Veteran goal-scorer Phil Kessel was acquired this summer to ignite an Arizona Coyotes team that struggled offensively last season. Can he carry them to the playoffs? Here’s everything you need to know about the the Coyotes heading into the 2019-20 NHL season:
The Coyotes scored 2.55 goals per game last season, which ranked 28th in the NHL. Part of the problem: a woeful 8.3 shooting percentage, which was third worst in the league. Need goals? Go get a goal-scorer, which is what GM John Chayka did in acquiring right wing Phil Kessel, who had fallen out of favor with the Pittsburgh Penguins after helping them to two straight Stanley Cups. Only 14 players in the NHL have scored more goals than Kessel’s 172 since 2013, and the trade reunites him with Coyotes coach Rick Tocchet, who helped get the best out of Phil in Pittsburgh as an assistant. He may not solve all the Coyotes’ problems, but the durable forward — our sweet Phil hasn’t missed a game since 2010 — certainly addresses their hunger for goals.
Along with Kessel, which cost Arizona center Alex Galchenyuk, the Coyotes picked up Carl Soderberg from Colorado in a deal that sent defenseman Kevin Connauton to Denver. They retained a few of their own restricted free agents, too.
Under new owner Alex Meruelo, the Coyotes are capped out for the first time in recent memory, and have 16 players under contract for 2020-21 — including Kessel, whose deal runs through 2022.
The Coyotes’ offense rises, but their goals-against average takes a hit due to injuries and Darcy Kuemper regressing after a career year.
Can someone re-breakout? Schmaltz, whom the Coyotes signed to a seven-year contract extension earlier this year, had a breakout season in 2017-18 with the Blackhawks (21 goals, 31 assists) before falling off the map the following season. He was acquired from Chicago for Dylan Strome (who promptly had his own breakout season for the Blackhawks). Schmaltz is a talented center who controls zone entries, and had 14 points in 17 games for Arizona last season. He’ll be a vital piece for them on their second line.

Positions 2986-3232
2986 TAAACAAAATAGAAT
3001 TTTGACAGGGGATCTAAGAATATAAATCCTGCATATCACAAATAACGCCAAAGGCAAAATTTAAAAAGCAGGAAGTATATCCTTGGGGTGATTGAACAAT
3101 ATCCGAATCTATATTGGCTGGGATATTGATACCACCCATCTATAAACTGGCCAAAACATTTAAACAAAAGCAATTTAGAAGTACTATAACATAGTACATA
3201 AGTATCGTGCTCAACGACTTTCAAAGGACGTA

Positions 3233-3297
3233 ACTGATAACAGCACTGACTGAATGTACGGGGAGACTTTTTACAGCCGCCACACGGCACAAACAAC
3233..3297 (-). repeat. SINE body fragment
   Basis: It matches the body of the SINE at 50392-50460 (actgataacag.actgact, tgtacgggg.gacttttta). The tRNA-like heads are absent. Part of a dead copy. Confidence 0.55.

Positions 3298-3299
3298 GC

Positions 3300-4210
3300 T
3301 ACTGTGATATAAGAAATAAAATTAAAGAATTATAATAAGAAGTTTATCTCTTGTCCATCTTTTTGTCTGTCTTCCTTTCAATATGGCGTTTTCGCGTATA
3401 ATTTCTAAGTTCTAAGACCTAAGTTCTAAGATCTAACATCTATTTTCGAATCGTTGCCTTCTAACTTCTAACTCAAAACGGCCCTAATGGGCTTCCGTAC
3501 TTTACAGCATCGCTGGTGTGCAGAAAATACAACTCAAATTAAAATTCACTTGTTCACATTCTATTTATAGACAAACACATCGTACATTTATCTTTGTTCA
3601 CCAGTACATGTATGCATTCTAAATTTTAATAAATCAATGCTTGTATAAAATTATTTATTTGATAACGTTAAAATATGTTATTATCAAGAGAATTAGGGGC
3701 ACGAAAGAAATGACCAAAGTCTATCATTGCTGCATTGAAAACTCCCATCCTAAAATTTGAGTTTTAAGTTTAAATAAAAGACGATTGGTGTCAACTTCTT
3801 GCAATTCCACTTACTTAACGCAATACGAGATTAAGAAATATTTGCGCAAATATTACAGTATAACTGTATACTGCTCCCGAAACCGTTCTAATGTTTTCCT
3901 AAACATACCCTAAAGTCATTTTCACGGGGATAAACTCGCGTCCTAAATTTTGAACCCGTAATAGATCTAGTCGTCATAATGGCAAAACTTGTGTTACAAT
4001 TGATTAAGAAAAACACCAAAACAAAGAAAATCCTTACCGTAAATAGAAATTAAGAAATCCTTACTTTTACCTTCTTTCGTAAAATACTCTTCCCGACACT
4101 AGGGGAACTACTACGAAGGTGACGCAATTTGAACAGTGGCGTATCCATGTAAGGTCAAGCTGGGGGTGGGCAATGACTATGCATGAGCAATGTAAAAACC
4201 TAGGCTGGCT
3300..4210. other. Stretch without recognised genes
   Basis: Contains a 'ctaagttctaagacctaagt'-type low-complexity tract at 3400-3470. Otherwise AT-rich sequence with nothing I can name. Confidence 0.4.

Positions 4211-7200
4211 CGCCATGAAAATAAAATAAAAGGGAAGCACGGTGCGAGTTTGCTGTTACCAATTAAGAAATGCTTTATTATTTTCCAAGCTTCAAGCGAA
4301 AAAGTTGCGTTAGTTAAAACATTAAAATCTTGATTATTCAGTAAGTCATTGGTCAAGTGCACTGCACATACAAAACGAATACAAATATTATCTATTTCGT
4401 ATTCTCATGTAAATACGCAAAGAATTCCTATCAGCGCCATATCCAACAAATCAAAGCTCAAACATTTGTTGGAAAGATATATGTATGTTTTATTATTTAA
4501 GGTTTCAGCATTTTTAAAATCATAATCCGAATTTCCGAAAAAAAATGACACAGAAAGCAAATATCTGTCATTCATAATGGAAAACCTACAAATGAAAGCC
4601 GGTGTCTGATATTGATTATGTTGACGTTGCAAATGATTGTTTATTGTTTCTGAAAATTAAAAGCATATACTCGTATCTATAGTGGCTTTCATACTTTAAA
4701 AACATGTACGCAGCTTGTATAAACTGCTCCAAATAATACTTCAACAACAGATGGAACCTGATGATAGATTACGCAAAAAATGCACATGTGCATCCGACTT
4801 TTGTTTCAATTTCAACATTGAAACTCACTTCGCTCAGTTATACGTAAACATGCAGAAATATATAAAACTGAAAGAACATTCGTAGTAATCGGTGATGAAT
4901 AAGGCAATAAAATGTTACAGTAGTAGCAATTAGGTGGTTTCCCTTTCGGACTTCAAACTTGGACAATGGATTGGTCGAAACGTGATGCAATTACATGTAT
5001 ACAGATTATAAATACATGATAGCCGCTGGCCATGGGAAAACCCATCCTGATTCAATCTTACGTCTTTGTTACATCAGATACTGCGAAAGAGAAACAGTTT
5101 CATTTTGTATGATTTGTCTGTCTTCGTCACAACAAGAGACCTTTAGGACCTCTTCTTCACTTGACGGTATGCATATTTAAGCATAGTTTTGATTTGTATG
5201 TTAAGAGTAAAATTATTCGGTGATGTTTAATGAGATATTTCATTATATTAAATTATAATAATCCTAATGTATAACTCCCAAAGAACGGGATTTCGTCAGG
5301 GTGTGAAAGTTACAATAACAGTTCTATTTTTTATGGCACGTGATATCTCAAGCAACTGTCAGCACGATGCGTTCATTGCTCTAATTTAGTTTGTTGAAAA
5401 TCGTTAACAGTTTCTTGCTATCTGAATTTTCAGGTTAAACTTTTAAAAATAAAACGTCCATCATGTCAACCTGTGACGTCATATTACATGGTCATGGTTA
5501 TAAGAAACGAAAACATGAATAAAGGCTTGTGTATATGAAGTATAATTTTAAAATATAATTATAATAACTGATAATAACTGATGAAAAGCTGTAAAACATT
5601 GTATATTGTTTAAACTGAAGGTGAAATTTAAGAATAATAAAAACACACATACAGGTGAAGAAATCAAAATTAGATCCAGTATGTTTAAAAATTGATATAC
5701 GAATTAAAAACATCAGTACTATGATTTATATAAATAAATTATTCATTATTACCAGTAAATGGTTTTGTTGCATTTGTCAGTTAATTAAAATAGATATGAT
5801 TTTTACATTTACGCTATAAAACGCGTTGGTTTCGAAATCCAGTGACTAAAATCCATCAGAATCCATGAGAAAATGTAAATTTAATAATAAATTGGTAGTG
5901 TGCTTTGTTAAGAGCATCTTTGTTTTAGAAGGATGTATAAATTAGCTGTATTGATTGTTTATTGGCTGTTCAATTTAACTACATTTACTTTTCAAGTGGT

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Penalty killing. Both seasons under Tocchet have seen the Coyotes have an outstanding kill, ranking third in the NHL overall during that span (82.3 percent). Full marks to Niklas Hjalmarsson and Brad Richardson as two major reasons why.
The “what ifs” on the roster. Kessel, Clayton Keller, Derek Stepan and Schmaltz should all provide offense. Oliver Ekman-Larsson and Hjalmarsson are both studs on the blue line. If healthy, and if there’s no regression, Kuemper and Antti Raanta can be an effective goaltending battery. But there are so many other names on this roster that falls into the “boom or bust” category — and unfortunately, some of them are signed well beyond this season.
Aside from the owner/GM/coach ranking (No. 27), this is a consistent — it not overly impressive — team, according to our panelists: No. 18 in cap/contracts, and No. 19 in both prospects and NHL roster.
Pipeline ranking: 16
The Kessel effect is about to take hold in Arizona. While Phil himself will undoubtedly score with habitual aplomb, it’s more interesting to predict his influence on linemates. Although Derek Stepan appears first in line to center the former Penguin/Leaf/Bruin, Nick Schmaltz may eventually prove the better fit. Wingers Clayton Keller and Christian Dvorak both stand to benefit from Kessel’s bent for production, depending on how the Coyotes’ top six sorts out. Coach Rick Tocchet’s preferred formation is worth monitoring right up until the start of the regular season.
Another player who will undoubtedly profit from Kessel’s arrival is Oliver Ekman-Larsson. The Coyotes’ top defenseman enjoyed his best season, notching 55 points, back in 2015-16. He’ll better that tally with ‘Phil the Thrill’ playing on the top line and No. 1 power play. Fantasy managers shouldn’t overlook Ekman-Larsson as an asset with much upside, including hefty on-ice minutes.
The Coyotes are purportedly happy enough to utilize their two competent netminders in tandem fashion, at least they’ll start this campaign that way. As such, neither Antti Raanta nor Darcy Kuemper carry much fantasy weight, unless one grabs the gig and runs with it. Outside of the deepest of leagues, managers are advised against investing in either until then. — Victoria Matiash